Bono, Apple creating "irresistible" new music format.

Bono, Apple Creating "Irresistible" Music Format. Prepare to Buy the White Album Again.

Bono, Apple Creating "Irresistible" Music Format. Prepare to Buy the White Album Again.

Future Tense
The Citizen's Guide to the Future
Sept. 18 2014 5:03 PM

Bono, Apple Creating "Irresistible" Music Format. Prepare to Buy the White Album Again.

455053622-apple-ceo-tim-cook-greets-the-crowd-with-u2-singer-bono
Apple CEO Tim Cook with Bono. (That's The Edge in the background.)

Photo by Justin Sullivan/Getty Images

Uh-oh. Here we go again.

According to Time magazine, Apple is working with U2 on a “secret project” aimed at ensuring that we’ll all pay for the music we listen to in the future. Says the magazine, U2 frontman and doer of good works Bono “hopes that a new digital music format in the works will prove so irresistibly exciting to music fans that it will tempt them again into buying music—whole albums as well as individual tracks.”

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Gee, I never lost the temptation to buy music. I admit I don’t buy as much as when I was in my 20s and playing music for a living. And I also gladly admit that I sometimes listen to “pirated” works online before deciding whether to make the actual purchase.

But when I saw Time’s breathless story, I flashed back to a scene from the wonderful aliens-on-Earth comedy from the late 1990s, Men in Black. Tommy Lee Jones’ character, explaining a device confiscated from visiting aliens, says it’ll replace the CD. “Guess I’ll have to buy the White Album again,” he adds in one of the great throwaway lines in film history—a line that resonated deeply with everyone who was then over the age of, say, 30.

We all knew from experience what the music industry’s game had become, in a significant way: persuade or force us to pay, again and again. Vinyl LPs, 8-track tapes, cassette tapes, CDs: Every new format had its convenience over previous ones, but we were expected to repurchase what we already owned. With tapes, we could make copies even though the music industry insisted that wasn’t proper. With CDs, we were stuck, especially when vinyl LPs were discontinued. Ditto DVDs when VCRs faded away. That’s a good business if you can get away with it.

CDs didn’t sound as good as an LP on an excellent audio system, at least to many people’s ears. But they had the huge advantage of allowing easy conversion to an MP3 format that we could rip to our computers and other devices, and play to our hearts’ content without risking damage to the original.* They also fueled the first round of file-sharing (Napster, RIP.) and also launched pure panic in the Copyright Cartel. The music, film, publishing, and software industries, among others, are fine with digital distribution as long as they can devise ways to absolutely control it—and never mind the damage this does to society overall.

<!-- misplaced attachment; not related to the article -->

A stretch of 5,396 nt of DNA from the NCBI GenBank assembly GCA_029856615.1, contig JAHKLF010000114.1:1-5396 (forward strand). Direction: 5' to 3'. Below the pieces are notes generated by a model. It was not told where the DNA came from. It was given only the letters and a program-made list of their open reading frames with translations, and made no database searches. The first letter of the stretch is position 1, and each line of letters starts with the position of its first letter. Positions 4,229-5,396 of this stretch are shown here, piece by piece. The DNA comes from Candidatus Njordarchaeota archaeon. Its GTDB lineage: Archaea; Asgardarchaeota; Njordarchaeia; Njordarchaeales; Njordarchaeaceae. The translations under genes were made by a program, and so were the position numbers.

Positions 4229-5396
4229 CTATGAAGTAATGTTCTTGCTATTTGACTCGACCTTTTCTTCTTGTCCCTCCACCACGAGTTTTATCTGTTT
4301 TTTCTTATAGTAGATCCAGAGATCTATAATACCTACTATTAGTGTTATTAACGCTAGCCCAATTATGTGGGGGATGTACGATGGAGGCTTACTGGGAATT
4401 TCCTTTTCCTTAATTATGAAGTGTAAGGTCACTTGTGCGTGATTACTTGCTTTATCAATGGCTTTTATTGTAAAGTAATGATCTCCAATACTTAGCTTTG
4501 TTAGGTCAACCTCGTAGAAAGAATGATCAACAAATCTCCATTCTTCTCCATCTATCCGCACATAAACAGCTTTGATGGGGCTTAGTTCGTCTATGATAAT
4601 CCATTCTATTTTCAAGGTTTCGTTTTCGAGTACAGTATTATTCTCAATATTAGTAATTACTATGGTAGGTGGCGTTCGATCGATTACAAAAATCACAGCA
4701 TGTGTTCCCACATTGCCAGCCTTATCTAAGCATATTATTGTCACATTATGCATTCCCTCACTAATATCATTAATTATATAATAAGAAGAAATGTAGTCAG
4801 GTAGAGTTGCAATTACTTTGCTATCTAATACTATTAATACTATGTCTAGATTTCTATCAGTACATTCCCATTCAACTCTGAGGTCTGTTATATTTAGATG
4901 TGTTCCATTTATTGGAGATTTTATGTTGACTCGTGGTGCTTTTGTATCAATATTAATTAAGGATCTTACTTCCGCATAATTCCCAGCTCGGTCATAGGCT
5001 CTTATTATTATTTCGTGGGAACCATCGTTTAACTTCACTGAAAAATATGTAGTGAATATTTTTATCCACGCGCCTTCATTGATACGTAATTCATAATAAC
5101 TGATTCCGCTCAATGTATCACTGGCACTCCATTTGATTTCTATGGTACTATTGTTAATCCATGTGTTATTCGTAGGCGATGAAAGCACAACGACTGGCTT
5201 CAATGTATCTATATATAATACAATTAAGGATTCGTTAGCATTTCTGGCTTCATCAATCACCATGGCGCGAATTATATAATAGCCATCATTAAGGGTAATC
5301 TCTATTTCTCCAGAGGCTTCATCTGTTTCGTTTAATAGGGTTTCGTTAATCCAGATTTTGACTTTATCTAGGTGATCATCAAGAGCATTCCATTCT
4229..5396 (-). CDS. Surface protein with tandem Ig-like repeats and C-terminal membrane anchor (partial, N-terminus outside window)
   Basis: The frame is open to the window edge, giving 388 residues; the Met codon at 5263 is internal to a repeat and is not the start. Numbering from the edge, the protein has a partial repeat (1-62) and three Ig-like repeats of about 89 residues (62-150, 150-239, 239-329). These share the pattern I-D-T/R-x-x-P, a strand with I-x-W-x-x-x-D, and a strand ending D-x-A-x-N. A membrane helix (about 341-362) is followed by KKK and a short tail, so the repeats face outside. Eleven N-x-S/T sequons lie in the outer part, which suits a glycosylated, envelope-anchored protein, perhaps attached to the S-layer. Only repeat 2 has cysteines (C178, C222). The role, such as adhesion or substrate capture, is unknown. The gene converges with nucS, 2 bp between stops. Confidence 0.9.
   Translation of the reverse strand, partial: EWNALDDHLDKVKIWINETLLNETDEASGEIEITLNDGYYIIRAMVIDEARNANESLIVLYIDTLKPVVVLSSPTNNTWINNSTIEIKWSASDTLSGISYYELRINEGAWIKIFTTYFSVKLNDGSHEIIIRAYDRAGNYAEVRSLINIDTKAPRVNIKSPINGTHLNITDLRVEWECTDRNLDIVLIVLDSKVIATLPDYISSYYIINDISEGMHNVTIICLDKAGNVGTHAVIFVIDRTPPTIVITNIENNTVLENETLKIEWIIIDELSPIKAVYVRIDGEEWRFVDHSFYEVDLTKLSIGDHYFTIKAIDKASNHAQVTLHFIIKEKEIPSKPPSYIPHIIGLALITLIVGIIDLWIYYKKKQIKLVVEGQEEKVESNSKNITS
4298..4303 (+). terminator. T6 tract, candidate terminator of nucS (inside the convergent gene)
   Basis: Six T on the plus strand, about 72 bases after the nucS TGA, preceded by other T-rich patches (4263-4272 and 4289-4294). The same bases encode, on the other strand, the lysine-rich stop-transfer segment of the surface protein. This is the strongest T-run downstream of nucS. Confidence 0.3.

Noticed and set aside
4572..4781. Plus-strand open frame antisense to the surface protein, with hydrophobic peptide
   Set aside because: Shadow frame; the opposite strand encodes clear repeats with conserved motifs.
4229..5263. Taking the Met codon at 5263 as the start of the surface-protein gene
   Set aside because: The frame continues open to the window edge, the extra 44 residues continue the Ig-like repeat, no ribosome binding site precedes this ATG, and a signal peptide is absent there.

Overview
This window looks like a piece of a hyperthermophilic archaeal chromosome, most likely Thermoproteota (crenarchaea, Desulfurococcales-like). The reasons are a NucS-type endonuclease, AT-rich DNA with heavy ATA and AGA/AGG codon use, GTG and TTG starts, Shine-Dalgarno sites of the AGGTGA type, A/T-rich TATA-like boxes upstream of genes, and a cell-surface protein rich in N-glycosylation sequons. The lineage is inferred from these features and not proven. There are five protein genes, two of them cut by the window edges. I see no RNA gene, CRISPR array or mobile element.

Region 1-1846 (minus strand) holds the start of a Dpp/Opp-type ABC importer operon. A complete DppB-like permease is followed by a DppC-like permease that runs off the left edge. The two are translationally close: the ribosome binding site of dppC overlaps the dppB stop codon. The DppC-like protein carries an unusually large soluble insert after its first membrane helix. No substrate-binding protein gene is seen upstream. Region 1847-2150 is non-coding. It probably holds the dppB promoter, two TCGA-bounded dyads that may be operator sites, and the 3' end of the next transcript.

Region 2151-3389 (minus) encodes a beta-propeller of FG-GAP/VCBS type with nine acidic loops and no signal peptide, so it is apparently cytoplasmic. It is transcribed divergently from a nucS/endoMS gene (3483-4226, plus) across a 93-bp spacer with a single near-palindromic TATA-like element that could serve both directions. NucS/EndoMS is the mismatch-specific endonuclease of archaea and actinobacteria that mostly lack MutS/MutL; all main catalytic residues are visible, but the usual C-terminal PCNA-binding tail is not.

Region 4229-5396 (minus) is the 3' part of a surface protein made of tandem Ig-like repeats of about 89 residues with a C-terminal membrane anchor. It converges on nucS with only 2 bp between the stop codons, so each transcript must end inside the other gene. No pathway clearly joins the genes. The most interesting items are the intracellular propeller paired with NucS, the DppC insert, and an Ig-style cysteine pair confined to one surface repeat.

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What, then, could possibly be so “irresistibly exciting” to music fans that we’d be willing to be conned—sorry, persuaded—to buy again? Here’s what might do it for me: a digital format that recaptured the richness of vinyl sound at the highest possible fidelity. Then again, my hearing has suffered over the years, almost certainly due to the live-music days. Maybe this “irresistibly exciting” format wouldn’t make enough difference to my enfeebled ears. For many music lovers, however, it might well be a good thing.

But this irresistible format also sounds like it wants to revisit an era that should be dead and buried: when music companies put DRM, or “digital rights management”—a misnomer since the expression really should be “digital restrictions management”—on the files to prevent us from playing them in any manner, or on any device, not specifically permitted by the seller. DRM is how Apple persuaded the industry to join the then-revolutionary iTunes ecosystem, but over the years, thanks in part to DRM-free competition from Amazon, this customer-controlling technology all but disappeared from our digital music files, at least the ones we could download or rip, and DVDs are still copy-protected by a system that’s been widely broken.

Which is why the Copyright Cartel is moving us as fast as possible toward a world where we own absolutely nothing, not even a physical CD. They want us to be renters, period. If this irresistible format isn’t largely being designed with that in mind—based on streaming from “cloud” servers—I’ll be amazed. In their new venture, Bono and Apple—the latter has become the tech industry’s most control-freakish company—are apt partners.

Time’s latest coverage of Apple and Bono may be a high-water mark in obsequious worship, and one sidebar includes this amazing passage:

But releasing the album free to iTunes subscribers does not mean the band has given the album away. “We were paid,” Bono tells TIME. “I don’t believe in free music. Music is a sacrament.”
Amen.

Amen? Really, Time? Every note anyone plays should generate money? That'll be news to people (like me) who play in their living rooms, or at school, or in community centers, or jam sessions, or the countless other venues where so many of us play for the joy of it.

And while I’m not a Catholic, when did people start paying for sacraments? Is that another 21st-century business model?

*Correction, Sept. 18, 2014: This post originally misstated that CDs come with MP3 files. They don't come with MP3 files, but the songs can be easily ripped and converted to MP3s.

Future Tense is a partnership of SlateNew America, and Arizona State University.

Dan Gillmor teaches digital media literacy at Arizona State University. He is the author of Mediactive.